Humans have evolved over the course of several million years since our common ancestor with chimpanzees, and in that time many different species of ancient human have walked the earth. In this course we will take a deep dive into the fossil record to learn about these species, and the series of remarkable adaptations in our lineage that resulted in modern humans. In so doing, you will learn about the ancient environments our ancestors inhabited, their diet and anatomy, and the evolutionary processes that led to our unique form bipedal walking and running, as well as our enormous and complex brains. This course will consist of lectures and group discussions, as well as in-class activities where you will examine castes of ancient human fossils.

APY 572SEM: Archaeology of the Southwest

Reg. #23745
Monday, 5:00-7:40pm
113 Baldy Hall
Dr. David Witt

Topic - Chaco, Hohokom, and the Archaeology of the Southwest

This seminar will discuss the cultural development of the American Southwest, specifically the Hohokam, Ancestral Pueblo, and neighboring peoples, exploring demographic changes, subsistence and trade, urbanization, and political organization from the post-Archaic Basketmaker II period up to Contact and European colonization. In addition to standard culture history, the class will investigate these topics through an historiographic approach of the discipline of archaeology, where students will learn how the theories and methods archaeologists employ influence interpretations of archaeological evidence. 

Meets New World requirement for archaeology students.

APY 573LEC: Primate Evolutionary Biology

Reg. #19674
Arranged
Dr. Joyce Sirianni

Students must attend Monday evening class from 4:00-6:40pm., 170 Academic Center.

This course focuses on studying the differences and similarities in the anatomy of living primates in order to understand the biological relationships of various primate species and the selective adaptations which led to differences in their anatomy. Knowledge of how living primates are adaptive to diverse environments is useful in interpreting the evolutionary history of primate species. By establishing behavioral and morphological correlates paleontologists may better understand how fossil primates may have utilized their environment. Basic to this course is the comparison of the gross anatomy of three closely related primates, e.g. monkeys, apes and humans.

APY 593SEM: Socialism and Beyond

Reg. #23772
Thursday, 9:30am-12:10pm
261 Academic Center (Paley Library)
Dr. Vasiliki Neofotistos

This graduate seminar focuses on political and social transformations that have taken place in Eastern Europe and the former Soviet Union in the aftermath of the collapse of socialism. We will explore a variety of themes that are common to studies on postsocialism, including identity politics, the creation of market economies, social trust, changing gender relations, and the politics of history.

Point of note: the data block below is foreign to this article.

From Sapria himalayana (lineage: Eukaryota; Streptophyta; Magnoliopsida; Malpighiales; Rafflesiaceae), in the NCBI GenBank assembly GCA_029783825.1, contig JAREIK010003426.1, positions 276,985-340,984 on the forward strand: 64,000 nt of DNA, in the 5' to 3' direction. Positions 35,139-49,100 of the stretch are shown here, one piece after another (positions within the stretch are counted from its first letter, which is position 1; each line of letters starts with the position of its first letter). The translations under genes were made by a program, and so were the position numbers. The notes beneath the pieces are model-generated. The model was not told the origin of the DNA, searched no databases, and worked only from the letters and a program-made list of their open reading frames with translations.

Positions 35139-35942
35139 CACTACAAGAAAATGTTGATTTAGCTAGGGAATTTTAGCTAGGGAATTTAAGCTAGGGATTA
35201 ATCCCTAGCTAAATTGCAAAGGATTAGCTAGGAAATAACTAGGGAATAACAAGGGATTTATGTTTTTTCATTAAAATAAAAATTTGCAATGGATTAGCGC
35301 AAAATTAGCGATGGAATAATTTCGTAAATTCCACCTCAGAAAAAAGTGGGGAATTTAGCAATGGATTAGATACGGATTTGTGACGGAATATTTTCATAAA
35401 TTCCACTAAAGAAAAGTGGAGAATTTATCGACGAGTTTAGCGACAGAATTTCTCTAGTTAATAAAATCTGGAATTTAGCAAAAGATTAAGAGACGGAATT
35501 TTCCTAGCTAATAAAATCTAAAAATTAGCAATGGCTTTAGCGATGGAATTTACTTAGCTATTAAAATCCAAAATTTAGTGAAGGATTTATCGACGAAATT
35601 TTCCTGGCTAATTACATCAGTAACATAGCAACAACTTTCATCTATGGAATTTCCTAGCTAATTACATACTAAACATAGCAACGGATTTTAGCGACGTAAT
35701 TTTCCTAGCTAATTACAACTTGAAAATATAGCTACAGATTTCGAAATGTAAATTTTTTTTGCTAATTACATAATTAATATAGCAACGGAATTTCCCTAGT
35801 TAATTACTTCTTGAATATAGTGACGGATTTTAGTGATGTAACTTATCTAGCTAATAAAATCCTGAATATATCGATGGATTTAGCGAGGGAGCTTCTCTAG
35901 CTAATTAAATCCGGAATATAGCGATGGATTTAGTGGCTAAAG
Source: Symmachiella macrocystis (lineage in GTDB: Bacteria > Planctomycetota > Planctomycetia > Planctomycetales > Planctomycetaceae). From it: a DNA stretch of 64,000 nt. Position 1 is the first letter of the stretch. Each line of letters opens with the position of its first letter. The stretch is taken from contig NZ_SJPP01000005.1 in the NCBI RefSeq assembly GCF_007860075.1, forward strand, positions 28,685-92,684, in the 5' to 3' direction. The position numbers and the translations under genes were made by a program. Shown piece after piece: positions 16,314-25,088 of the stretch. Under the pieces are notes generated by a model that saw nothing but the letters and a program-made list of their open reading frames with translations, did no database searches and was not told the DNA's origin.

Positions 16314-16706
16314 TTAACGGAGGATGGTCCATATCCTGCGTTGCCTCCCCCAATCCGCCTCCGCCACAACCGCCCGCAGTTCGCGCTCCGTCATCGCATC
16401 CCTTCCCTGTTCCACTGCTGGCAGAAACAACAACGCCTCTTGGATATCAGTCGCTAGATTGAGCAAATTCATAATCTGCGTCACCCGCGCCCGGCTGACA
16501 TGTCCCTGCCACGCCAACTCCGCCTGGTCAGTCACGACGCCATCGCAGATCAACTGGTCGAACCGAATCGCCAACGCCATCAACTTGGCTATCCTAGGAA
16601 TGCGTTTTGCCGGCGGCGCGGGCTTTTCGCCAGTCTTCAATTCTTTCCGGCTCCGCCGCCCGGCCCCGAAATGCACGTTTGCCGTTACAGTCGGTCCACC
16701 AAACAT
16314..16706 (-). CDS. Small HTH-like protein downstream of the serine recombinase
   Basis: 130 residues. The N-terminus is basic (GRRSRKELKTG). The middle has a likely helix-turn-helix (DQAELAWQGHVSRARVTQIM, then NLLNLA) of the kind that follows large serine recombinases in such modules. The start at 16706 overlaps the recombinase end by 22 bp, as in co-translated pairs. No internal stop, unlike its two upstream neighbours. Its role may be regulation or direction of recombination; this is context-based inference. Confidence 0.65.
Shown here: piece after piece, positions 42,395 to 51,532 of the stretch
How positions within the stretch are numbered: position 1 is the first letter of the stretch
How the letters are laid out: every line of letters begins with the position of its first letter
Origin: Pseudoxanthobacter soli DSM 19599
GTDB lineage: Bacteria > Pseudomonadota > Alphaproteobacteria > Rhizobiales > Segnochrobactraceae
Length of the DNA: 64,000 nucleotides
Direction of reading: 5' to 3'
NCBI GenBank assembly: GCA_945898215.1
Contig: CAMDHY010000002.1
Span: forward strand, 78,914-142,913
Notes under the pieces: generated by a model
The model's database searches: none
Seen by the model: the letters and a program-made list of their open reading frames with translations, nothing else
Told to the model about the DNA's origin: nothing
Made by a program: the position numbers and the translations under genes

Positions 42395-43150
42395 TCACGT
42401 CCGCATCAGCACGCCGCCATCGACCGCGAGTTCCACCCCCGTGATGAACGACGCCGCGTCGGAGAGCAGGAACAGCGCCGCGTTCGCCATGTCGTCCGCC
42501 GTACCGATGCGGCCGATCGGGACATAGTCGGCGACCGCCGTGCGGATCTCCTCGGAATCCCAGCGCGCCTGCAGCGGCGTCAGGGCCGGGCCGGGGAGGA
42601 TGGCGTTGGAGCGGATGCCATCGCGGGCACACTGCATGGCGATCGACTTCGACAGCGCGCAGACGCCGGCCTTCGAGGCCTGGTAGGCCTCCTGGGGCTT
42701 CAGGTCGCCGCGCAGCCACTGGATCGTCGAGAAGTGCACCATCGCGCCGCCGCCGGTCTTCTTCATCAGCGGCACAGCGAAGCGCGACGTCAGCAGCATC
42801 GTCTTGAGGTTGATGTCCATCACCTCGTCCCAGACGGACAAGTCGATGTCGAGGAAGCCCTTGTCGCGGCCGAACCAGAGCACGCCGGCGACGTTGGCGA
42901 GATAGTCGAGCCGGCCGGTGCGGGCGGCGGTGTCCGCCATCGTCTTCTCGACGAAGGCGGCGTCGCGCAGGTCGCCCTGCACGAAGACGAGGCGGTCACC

APY 594SEM: Functional Morphology

Reg. #23646
Wednesday, 3:30-6:10pm
158 Spaulding Quad
Dr. Nicholas Holowka

This course provides an overview of the different techniques used to understand the relationship between anatomical form and function.  We will explore the ways that skeletal morphology reflects adaptations for behaviors such as locomotion and chewing. You will become familiar with the various methods associated with empirical investigations of function, including kinematics, electromyography, and respirometry. We will also discuss important concepts such as allometric scaling, bone functional adaptation, and muscle physiology. This course will be taught primarily in the context of hominins and other primates, but we will discuss functional morphology in other animals as well.

APY 628SEM: Evolution of Human Diviersity

Reg. #23961
Friday, 10:00am-12:40pm
158 Spaulding Quad
Dr. Noreen von Cramon-Taubadel

The nature and extent of the biological diversity observed among human populations has been at the heart of anthropological enquiry for centuries. Here, we will explore the history of ‘racial anthropology’ and its impact on the modern discipline of biological anthropology. Biological anthropologists today use a variety of analytical models and techniques drawn from population and quantitative genetics in order to analyze human biological diversity in a meaningful way.

Students will be introduced to these such that the complexities of microevolutionary theory are readily understood through a series of modern human case-studies. Students will investigate the extent to which humans have adapted to various environmental conditions as well as understanding the effects of recent migrations, demographic changes and population expansions. This facilitates a direct comparison with other non-evolutionary methods of analysis such as those employed by forensic anthropologists. Finally, we will investigate the potential for using models of human diversity to understand the evolution of other human paleospecies. This places the study of modern human biology within the broader framework of human evolution

APY 654LEC: Graduate Survey of Social Anthropology

Reg. #17430
Tuesday, 12:30-3:10pm
261 Academic Center (Paley Library)
Dr. Frederick Klaits

This graduate seminar is designed to provide an overview of current trends in cultural anthropological theory. We will be exploring current debates on such themes as value, violence, sovereignty, biopower, care, language ideology, modernity, and religion.